Cancer care: The importance of gentle exercise

We’ve recently introduced Gentle Exercise classes to our King’s Lynn Support and Information Centre. The 45 minute sessions are run by Gemma Alexander who has over 12 years experience in the fitness and wellbeing industry.

Those that have or had cancer can often be scared to do any exercise.
Light exercise can help your body metabolise the medication you’re on and help recovery, it’s also going to release some endorphins through the body and make you feel happier.

Whether you’re at the start, middle or end of cancer treatment the thought of exercising can seem daunting.

Gemma says: “Those that have or had cancer can often be scared to do any exercise. You feel very fatigued and weak, and many worry that they will probably do more harm than good. But it’s important to understand that doing some light exercise can help your body metabolise the medication you’re on and help recovery, it’s also going to release some endorphins through the body and make you feel happier.

“I would encourage everyone to have faith in themselves, you never know if you’re going to be able to do something if you don’t try.”

Gemma completed a Level 4 Diploma in Cancer Rehabilitation which has given her the knowledge and know how to safely adapt exercises, pitch them at the right level, understand people’s fatigue levels and give enough recovery time. Each session is comprised of around 30 minutes of gentle exercises to strengthen the muscles and joints, followed by a yoga-inspired relaxation time to increase the sense of wellbeing and give participants a moment to switch off and have some ‘me time’.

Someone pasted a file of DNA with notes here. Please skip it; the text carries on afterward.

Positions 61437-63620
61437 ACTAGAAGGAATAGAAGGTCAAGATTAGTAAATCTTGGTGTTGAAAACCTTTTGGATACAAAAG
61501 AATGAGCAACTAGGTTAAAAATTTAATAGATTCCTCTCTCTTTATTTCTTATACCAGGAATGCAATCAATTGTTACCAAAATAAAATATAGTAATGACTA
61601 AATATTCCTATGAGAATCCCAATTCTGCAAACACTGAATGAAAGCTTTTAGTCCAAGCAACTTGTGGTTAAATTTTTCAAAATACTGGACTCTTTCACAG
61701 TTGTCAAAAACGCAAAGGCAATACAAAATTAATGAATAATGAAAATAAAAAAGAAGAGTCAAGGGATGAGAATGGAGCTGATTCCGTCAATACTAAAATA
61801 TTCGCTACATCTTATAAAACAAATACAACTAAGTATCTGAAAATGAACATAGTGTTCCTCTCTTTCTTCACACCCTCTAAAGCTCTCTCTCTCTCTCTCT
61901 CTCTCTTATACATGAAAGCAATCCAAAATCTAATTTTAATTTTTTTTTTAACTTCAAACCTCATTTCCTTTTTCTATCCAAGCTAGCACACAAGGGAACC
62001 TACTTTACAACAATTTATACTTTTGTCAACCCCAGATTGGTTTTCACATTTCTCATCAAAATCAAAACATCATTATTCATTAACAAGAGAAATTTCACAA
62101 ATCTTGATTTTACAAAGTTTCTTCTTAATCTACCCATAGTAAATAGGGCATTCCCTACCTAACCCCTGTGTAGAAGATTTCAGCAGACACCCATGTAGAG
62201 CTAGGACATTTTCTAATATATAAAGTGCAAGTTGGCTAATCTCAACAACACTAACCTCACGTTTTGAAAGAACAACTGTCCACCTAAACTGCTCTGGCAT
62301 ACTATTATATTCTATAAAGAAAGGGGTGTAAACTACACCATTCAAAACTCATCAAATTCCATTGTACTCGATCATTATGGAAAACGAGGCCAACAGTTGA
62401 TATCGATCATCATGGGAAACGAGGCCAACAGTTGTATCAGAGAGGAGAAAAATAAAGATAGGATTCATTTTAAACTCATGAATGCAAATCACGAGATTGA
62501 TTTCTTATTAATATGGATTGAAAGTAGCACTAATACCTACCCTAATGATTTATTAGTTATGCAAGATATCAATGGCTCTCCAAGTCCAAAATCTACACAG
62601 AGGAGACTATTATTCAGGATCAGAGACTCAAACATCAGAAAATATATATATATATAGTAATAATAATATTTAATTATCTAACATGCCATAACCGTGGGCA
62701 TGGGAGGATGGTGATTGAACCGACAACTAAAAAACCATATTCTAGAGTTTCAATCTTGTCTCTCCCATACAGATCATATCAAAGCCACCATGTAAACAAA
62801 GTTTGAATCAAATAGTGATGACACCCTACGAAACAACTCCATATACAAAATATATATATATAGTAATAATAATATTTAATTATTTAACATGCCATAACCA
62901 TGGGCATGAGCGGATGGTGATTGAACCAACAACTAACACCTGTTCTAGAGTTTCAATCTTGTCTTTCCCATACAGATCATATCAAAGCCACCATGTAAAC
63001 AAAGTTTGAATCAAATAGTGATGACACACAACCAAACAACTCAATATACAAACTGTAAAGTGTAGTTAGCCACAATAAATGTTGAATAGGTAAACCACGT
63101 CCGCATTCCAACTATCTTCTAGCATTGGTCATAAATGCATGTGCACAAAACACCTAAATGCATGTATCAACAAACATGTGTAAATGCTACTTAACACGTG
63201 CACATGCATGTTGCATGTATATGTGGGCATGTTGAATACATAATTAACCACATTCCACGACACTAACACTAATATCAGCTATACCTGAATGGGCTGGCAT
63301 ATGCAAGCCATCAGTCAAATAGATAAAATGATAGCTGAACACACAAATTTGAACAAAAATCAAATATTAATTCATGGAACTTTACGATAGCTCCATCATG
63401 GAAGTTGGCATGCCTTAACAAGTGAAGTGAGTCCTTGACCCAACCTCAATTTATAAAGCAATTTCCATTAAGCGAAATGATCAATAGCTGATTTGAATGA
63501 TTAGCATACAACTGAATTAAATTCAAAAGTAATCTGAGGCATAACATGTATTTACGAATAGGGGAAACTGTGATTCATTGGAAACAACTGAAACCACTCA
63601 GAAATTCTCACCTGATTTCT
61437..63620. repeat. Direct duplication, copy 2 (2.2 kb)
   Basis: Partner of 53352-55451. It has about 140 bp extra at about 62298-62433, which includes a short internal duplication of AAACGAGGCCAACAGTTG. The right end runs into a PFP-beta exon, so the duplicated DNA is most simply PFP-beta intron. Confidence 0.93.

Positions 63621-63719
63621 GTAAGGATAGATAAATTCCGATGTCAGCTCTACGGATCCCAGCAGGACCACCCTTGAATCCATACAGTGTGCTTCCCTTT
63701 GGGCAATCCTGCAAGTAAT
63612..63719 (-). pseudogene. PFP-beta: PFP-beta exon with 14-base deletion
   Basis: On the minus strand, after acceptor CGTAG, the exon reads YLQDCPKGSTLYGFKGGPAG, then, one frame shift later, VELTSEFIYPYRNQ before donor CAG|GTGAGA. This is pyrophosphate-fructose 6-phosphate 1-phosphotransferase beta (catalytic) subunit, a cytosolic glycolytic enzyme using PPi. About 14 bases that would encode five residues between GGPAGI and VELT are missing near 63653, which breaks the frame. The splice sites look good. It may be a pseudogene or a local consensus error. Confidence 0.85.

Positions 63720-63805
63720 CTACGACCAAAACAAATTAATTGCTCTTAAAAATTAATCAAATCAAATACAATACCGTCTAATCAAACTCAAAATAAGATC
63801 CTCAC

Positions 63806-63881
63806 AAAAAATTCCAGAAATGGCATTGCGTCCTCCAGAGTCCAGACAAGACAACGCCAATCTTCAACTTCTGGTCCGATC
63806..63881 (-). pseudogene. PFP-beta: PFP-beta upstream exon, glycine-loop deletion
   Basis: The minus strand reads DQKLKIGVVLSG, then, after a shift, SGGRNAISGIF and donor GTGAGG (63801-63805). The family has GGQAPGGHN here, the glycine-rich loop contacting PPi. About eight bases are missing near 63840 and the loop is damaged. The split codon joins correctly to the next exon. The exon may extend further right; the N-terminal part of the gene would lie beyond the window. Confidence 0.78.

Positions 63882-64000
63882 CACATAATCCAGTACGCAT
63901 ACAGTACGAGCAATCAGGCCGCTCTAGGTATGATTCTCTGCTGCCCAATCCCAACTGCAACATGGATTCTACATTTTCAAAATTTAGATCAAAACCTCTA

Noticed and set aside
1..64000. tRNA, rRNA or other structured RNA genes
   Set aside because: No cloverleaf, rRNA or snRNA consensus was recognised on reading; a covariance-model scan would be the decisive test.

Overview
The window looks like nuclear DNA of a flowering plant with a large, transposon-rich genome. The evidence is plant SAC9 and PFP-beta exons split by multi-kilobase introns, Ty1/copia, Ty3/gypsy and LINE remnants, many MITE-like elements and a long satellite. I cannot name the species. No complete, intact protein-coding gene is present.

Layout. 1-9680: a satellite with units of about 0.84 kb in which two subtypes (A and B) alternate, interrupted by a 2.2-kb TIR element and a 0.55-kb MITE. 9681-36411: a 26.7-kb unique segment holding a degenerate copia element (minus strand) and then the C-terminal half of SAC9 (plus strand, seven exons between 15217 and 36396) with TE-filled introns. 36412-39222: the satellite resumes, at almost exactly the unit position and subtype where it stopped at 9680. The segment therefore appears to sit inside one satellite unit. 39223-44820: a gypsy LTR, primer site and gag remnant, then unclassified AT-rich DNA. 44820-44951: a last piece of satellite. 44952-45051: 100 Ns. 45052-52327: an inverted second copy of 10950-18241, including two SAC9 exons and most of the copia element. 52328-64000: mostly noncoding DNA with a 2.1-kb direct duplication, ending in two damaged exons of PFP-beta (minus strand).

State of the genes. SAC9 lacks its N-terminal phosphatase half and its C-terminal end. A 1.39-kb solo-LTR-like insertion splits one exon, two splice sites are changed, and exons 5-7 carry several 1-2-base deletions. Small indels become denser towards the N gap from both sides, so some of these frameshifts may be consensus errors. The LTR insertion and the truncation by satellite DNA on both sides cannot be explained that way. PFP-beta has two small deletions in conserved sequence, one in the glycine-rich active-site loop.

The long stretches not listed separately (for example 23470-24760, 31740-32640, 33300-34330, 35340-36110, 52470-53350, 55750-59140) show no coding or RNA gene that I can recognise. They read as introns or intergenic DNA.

Wellbeing is a strong theme throughout the sessions. Gemma explains: “Getting to exercise in a small group means you don’t feel isolated and alone. Those that attend the sessions often all go out for coffee together afterwards. There’s a social aspect of joining an exercise class and finding a network. What’s great about these sessions, is that everyone has been affected by cancer, so they all understand the level they’re at and support each other. We have patients come with their carers too and it’s something they can do together.”

Big C has future plans to roll the classes out across its Centres. Acting Director of Charitable Operations Sam Glee says: “Gentle exercise is proven to be so beneficial to those affected by cancer, not just physically but mentally and psychologically. It releases endorphins, boosts energy, morale and physically it helps with healing.

“It can make such a difference to someone’s life, and the sessions at Big C are safe, welcoming and with others that are in a similar position.”

“I want to use the gentle exercise classes to make people feel like they’ve got a little bit more of themselves back, to have some confidence and strength and stamina. It will make you feel better and improve quality of life throughout your cancer journey. Everything, from the physical, mental and social aspects of the sessions helps keep more of a positive outlook, it helps in every way.”

If you’re unable to attend a Big C gentle exercise class Gemma advises:“Just get out and go for a nice walk, it’s as simple as enjoying the countryside or the beach.

“Find a friend or partner that will support you, so you aren’t out there on your own, and take it slow. Do a little bit, then sit down and rest. Make an afternoon of it. The most important thing is just try and do something little and often, with plenty of rest inbetween.”